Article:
‘Why are gas prices so high?’ That’s a web search question leading readers to my pages this morning, along with another asking ‘why are gas prices so high in California?’ That second one is just as important as the first, since California is basically serving as the canary in the coal mine for the rest of the country.
Finally, a third web search question high on the list this week is ‘Is America energy independent?’ The answers to all of these questions are all intertwined with one another. Let’s examine why.
First, why are prices at the pump so high in general? There are several factors at play here that all have had an impact since last November:
- The loosening of COVID restrictions globally in recent months has led to a rapid recovery in global demand for crude oil that has exceeded the expectations of all of the “experts” on the subject, leading to a tightening of global crude markets;
- Strong discipline among the OPEC+ nations related to their agreement to limit exports has also played a major role in tightening the relationship between global supply and demand;
- The U.S. election has also obviously played a big role here. Since last November 3, the average price per gallon of regular gasoline in the U.S. has skyrocketed by 75 cents. The markets clearly see the Biden/Harris administration as one that will work to inhibit U.S. oil production, which will also have the effect of tightening the global market, and traders have responded by driving up the price of crude oil;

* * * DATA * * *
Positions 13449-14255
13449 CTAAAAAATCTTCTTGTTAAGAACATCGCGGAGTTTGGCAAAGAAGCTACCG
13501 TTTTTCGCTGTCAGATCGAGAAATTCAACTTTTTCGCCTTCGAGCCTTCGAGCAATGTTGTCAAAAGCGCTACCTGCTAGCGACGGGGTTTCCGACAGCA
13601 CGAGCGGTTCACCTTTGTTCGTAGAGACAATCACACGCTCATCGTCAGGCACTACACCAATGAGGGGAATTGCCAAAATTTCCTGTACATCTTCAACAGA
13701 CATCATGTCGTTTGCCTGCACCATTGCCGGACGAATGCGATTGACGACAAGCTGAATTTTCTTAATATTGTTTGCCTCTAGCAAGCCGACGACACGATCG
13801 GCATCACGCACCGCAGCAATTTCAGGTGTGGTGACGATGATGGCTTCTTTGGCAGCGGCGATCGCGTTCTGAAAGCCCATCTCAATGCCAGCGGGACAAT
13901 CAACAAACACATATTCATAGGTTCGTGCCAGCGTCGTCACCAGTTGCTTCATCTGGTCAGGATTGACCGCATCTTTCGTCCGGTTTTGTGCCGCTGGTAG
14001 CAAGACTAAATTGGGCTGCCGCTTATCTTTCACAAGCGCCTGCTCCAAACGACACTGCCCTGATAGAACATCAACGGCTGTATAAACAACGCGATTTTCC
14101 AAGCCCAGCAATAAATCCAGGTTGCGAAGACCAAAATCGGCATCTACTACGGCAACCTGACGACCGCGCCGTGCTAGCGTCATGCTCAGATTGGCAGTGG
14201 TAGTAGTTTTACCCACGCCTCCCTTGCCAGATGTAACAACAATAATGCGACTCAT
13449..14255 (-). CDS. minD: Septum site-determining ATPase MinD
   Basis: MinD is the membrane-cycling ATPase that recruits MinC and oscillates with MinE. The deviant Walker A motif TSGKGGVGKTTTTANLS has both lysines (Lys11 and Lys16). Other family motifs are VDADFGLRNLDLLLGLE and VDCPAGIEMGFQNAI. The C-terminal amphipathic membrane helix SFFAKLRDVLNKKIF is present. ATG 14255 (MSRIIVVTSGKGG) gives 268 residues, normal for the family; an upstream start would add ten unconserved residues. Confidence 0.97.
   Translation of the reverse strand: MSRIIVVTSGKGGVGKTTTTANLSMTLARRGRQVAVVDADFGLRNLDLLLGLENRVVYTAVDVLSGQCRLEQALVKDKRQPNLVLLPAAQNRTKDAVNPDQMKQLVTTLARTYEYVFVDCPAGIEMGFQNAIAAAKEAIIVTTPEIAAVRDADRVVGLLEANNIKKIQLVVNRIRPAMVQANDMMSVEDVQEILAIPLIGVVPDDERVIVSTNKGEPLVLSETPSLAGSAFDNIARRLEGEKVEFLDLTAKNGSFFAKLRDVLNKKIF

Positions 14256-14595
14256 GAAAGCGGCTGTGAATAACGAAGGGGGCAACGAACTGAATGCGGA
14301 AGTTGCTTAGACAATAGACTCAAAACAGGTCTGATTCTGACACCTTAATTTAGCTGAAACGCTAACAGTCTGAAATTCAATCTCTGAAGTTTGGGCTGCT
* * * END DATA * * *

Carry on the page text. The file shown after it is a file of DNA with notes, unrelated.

- Refinery maintenance and the changeover to summer gasoline blends. This is a factor that I tend to write about every year at this time. Gas prices have continued to rise even as crude prices have dropped over the past week mainly due to the fact that March and April are the time of year in which many U.S. refineries are taken offline for annual maintenance and all refiners are switching from manufacturing a handful of winter blends of gasoline to the dozens of summer blends required by the EPA. This changeover invariably raises the costs of both refining and transportation of gasoline, and that is always worked into gas prices during these months.
To sum up: We’ve seen a confluence of factors since November that have driven up the price for crude oil now combined with the higher costs associated with the annual conversion over to summer blends of gasoline. Since gas prices at the pump tend to follow the price of crude on almost a linear basis, none of this is really surprising.
But what about California? According to AAA, the current average price for regular in the Golden State stands at $3.885 per gallon, while in Texas it is $2.626, about a 47% difference. This differential is almost entirely due to politics around climate change.
That is all.
Today’s news moves at a faster pace than ever before. Whatfinger.com is the only real conservative alternative to Drudge. It’s the tool I use to help keep up with all the day’s events, and it should be your tool, too.